My pastor has been doing a sermon series on the Songs of Advent. Sunday, we read the Magnificat—also known as the song of Mary. It’s one of the most beautiful passages in the Bible. As we contemplated the Annunciation and the Incarnation, I felt the power of the mystery of it all touch my spirit and pull at my heart.
Can I accept all these things as truth? Can I allow that God is capable and willing to do these things? I am reminded of a conversation Ihad with my son a couple years ago, in which he told me he was okay with not having all the answers. Then I have to use my imagination to wonder about things, he said. And then he said how exciting that is because, “…God can do anything.”
I wonder if we’ve lost a sense of mystery? I wonder if believing in Santa might help create in a person a longing for the mysteries—a yearning for the sacred.
I wonder.
And how else can we foster that longing? There is no end to the possibilities. Could it be that when we ponder these things, when we ask—as Mary did—How can this be?
Kathleen Norris says, “…I suspect that Mary’s “yes” to her new identity, to the immense and wondrous possibilities of her new and holy name , may provide an excellent means of conveying to girls that there is something in them that no man can touch; that belongs only to them, and to God.”
Maybe the wrestling with the mysteries is like Jacob wrestling with God. We cannot let go until He blesses us. And maybe that it’s in this wrestling that He touches us in the most intimate of ways. We may be wounded, but we will be blessed.
It’s all over my head. So mysterious. But I think I’ll set out some milk and cookies for Santa this year.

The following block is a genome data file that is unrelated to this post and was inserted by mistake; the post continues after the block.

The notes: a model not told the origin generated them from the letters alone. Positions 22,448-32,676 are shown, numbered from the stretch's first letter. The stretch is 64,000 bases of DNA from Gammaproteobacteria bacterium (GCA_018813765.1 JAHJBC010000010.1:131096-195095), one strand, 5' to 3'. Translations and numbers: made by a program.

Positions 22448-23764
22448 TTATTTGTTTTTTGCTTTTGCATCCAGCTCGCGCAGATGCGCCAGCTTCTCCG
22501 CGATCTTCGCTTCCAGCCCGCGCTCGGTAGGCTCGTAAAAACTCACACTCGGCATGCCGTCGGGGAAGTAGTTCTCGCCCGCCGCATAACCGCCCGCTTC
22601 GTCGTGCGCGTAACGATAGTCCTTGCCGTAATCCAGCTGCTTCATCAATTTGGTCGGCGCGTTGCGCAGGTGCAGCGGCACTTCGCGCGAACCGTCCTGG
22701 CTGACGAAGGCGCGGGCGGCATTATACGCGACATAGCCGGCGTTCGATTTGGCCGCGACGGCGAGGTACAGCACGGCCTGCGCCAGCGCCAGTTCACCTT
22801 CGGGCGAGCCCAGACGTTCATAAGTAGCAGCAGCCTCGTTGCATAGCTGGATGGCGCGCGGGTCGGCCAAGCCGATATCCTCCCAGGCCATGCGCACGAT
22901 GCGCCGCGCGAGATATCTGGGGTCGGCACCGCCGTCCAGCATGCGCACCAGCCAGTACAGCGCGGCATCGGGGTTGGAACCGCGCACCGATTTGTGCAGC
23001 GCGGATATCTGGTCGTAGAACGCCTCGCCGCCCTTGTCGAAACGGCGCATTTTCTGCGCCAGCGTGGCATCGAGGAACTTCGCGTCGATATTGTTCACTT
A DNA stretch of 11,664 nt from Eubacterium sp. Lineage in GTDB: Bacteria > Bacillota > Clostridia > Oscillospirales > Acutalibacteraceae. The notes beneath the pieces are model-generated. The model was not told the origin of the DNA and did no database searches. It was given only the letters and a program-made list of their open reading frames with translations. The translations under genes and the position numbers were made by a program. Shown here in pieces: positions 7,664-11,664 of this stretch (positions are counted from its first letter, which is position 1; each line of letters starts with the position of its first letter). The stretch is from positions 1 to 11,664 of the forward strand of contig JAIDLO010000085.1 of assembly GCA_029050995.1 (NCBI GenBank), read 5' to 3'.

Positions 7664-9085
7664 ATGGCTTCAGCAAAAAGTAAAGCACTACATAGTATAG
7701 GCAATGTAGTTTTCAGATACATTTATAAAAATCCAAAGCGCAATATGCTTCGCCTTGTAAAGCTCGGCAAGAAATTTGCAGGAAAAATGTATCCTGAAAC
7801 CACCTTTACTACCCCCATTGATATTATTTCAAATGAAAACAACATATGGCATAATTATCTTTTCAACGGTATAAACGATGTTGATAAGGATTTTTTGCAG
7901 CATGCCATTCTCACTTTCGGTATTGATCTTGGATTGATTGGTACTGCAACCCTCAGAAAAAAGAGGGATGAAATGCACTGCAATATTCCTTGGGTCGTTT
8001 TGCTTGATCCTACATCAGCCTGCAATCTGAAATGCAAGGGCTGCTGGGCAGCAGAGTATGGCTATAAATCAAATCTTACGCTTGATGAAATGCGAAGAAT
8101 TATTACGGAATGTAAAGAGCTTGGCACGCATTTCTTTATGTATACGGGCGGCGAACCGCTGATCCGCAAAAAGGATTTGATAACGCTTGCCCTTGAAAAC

With my sweet friend Jennifer today:

and with Jen:

And Michelle:

Comments

  1. says

    LOVE this, Laura. Sometimes Christians get jabbed for pulling the ‘mystery’ card when hard questions are asked. And I guess I ‘get’ that. But I still believe in it. Mystery is central to our human experience, it seems to me. And surely, it is central to faith – of any kind. Electricity is a mystery to me – yet I believe in it, I have faith that when I flip the switch, the light will go on. There is a thoughtful pastor in southern CA who is from the FourSquare tradition (jack Hayford) who wrote a wonderful article for the LA Times several years ago about how important it is to allow our kids to believe in Santa Claus. It exercises the faith muscles, it encourages believing in the Good, it even provides a doorway into talking about the real meaning of Christmas. So, I thank you for these good reflections – and I say YES to the cookies and milk!

  2. says

    LOVE this, Laura. Sometimes Christians get jabbed for pulling the ‘mystery’ card when hard questions are asked. And I guess I ‘get’ that. But I still believe in it. Mystery is central to our human experience, it seems to me. And surely, it is central to faith – of any kind. Electricity is a mystery to me – yet I believe in it, I have faith that when I flip the switch, the light will go on. There is a thoughtful pastor in southern CA who is from the FourSquare tradition (jack Hayford) who wrote a wonderful article for the LA Times several years ago about how important it is to allow our kids to believe in Santa Claus. It exercises the faith muscles, it encourages believing in the Good, it even provides a doorway into talking about the real meaning of Christmas. So, I thank you for these good reflections – and I say YES to the cookies and milk!